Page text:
The Death Penalty: Keeping Our Society Safe Essay

1790 Words Apr 2nd, 2013 8 Pages
Cassie Leahy
11 May 2012
The Death Penalty: Keeping Our Society Safe As of April 1, 2008, there were 3,320 convicted murderers on death row, and of those 3,320 people, 65% of the murderers had a prior felony conviction (“The Death” 1). At the time that the 3,320 murderers on death row committed their crime, 26.7% of the murderers were on probation or parole (“The Death” 1). Therefore, it is obvious that convicted murderers pose a colossal threat to our society because the murders may not only commit murder once. When the death penalty is enforced, repeat criminals and murderers are no longer a threat; furthermore, the death penalty acts as a deterrent (Ornellas 6). Additionally, the death penalty provides swift justice for the victims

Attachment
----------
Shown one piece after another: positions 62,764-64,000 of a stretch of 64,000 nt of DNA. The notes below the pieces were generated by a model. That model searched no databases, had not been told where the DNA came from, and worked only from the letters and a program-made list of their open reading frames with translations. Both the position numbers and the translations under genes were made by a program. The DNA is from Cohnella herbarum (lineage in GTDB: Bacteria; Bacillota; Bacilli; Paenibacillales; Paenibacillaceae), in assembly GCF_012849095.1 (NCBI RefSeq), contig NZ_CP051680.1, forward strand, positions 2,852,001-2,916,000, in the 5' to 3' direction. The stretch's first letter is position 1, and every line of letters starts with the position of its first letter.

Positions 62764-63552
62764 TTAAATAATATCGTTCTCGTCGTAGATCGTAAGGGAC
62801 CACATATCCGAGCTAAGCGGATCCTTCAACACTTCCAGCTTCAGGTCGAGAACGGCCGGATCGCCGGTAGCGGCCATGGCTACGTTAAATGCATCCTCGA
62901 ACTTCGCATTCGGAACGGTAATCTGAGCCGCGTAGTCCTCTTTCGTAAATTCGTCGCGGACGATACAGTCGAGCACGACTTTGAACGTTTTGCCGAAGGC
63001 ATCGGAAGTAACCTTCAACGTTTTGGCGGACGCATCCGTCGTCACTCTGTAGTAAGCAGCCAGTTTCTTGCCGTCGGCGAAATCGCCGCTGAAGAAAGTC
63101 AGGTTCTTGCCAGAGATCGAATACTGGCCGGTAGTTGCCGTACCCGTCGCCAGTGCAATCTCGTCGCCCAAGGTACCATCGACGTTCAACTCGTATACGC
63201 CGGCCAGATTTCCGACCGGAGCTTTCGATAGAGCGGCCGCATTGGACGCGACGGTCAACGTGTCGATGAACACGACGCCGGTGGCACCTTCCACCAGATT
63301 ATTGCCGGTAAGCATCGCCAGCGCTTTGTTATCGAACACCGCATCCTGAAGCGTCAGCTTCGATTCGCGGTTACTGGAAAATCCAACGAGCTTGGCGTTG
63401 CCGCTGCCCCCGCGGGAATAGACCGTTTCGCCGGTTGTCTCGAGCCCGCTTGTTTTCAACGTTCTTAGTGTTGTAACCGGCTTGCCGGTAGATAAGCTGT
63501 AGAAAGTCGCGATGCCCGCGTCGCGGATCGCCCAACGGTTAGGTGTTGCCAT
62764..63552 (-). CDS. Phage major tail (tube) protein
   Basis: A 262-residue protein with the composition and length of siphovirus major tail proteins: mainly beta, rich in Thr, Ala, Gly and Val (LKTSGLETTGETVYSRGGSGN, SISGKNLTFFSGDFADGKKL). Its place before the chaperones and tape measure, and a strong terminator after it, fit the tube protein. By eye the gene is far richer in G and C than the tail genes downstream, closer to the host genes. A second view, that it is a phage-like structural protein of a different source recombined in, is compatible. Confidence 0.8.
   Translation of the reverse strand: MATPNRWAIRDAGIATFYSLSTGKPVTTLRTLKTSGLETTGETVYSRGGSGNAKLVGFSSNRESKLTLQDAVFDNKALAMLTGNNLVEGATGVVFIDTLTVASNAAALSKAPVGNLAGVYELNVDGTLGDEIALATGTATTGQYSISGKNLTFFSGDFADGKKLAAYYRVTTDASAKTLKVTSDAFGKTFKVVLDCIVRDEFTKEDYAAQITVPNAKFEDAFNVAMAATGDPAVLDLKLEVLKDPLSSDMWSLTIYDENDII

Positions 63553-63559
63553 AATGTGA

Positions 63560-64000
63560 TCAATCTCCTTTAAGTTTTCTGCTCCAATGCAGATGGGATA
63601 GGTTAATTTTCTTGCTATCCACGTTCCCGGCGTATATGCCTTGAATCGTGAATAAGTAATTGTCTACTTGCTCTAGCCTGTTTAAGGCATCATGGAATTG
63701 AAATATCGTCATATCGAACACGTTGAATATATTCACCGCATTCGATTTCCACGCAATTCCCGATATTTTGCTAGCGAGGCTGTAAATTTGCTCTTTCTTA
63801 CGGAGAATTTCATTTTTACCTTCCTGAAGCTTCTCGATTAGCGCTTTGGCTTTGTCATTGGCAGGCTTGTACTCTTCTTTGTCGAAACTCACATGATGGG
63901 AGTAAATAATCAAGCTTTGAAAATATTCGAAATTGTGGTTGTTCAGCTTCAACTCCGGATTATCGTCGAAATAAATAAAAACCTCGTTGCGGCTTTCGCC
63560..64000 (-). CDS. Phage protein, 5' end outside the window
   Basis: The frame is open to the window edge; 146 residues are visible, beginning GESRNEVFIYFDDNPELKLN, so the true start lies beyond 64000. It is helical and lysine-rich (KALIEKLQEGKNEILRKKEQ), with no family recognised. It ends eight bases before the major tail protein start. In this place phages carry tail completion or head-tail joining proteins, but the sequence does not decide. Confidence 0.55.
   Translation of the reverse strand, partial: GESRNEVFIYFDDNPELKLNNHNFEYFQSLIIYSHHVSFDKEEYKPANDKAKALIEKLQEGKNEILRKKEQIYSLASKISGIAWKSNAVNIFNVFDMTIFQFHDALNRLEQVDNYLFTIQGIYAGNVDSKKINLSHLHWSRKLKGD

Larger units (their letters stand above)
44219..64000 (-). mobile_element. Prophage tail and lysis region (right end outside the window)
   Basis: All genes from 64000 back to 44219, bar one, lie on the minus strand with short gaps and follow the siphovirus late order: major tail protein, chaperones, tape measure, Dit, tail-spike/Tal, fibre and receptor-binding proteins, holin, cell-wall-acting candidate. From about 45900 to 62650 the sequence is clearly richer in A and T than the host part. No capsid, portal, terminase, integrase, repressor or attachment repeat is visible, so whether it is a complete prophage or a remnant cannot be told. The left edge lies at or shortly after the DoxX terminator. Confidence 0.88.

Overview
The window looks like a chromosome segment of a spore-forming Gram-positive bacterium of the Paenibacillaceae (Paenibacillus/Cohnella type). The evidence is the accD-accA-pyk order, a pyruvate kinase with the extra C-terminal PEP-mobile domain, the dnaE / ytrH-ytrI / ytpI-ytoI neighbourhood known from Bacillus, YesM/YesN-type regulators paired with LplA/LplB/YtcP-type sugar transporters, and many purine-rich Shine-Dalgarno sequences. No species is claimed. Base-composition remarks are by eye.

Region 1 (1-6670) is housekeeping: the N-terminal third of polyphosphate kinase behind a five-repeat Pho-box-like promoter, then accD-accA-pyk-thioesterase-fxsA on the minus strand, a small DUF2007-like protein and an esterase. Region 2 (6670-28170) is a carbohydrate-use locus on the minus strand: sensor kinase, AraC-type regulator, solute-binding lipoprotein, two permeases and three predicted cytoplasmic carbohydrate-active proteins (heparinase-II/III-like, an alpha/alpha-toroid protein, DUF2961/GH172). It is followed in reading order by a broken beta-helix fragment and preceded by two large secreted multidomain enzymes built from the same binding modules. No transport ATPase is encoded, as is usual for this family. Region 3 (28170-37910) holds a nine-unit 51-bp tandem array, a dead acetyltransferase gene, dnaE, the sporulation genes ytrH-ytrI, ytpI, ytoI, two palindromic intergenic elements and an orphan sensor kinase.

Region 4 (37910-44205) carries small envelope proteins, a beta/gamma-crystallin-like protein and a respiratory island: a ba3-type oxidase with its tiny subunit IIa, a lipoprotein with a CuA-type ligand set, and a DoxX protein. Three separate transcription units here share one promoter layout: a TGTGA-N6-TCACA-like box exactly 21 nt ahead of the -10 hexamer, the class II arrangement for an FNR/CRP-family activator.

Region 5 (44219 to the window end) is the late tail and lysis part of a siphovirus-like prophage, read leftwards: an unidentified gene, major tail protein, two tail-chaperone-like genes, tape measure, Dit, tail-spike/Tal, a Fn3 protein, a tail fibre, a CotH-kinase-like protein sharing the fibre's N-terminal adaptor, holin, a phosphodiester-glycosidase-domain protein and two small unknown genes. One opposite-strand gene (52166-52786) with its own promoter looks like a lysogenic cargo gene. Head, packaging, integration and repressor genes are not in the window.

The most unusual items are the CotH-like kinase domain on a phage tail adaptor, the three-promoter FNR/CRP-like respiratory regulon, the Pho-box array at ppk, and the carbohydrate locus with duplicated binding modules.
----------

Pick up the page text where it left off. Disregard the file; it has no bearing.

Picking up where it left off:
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An example of a case like this is the case of Robert Massie who murdered a mother of two and then was offered the chance of parole for testifying against his accomplice (Hall 1). According to Charlene Hall, “Massie was paroled, but eight months later robbed and murdered businessman Boris Naumoff in San Francisco” (Hall 1). The case of Robert Massie shows that convicted murderers can be set free only to murder again, creating an enormous threat to the safety of society. Out of a number of 1,000 murderers, an estimate puts the number of victims at around 1,895 people (Hall 1). This means that several of the 1,000 murderers committed murder more than once. It is obvious that murderers often have more than one victim and, therefore, put the safety of the population at risk. Of the 3,320 on death row on January 1, 2005, 14% of the criminals had amassed more than one death sentence (“The Death” 1). When the death penalty is not being enforced, all of the felons have the possibility of escaping. According to the FBI, in the notorious case of Bonnie Parker and Clyde Champion Barrow, Clyde was put in prison before escaping using a gun Bonnie had smuggled to him (“Bonnie” 1). After escaping, Clyde joined Bonnie and went on a crime spree that ended in several robberies and an estimated thirteen murders (“Bonnie” 1). If felons were to escape, like Clyde Champion Barrow, the safety of the

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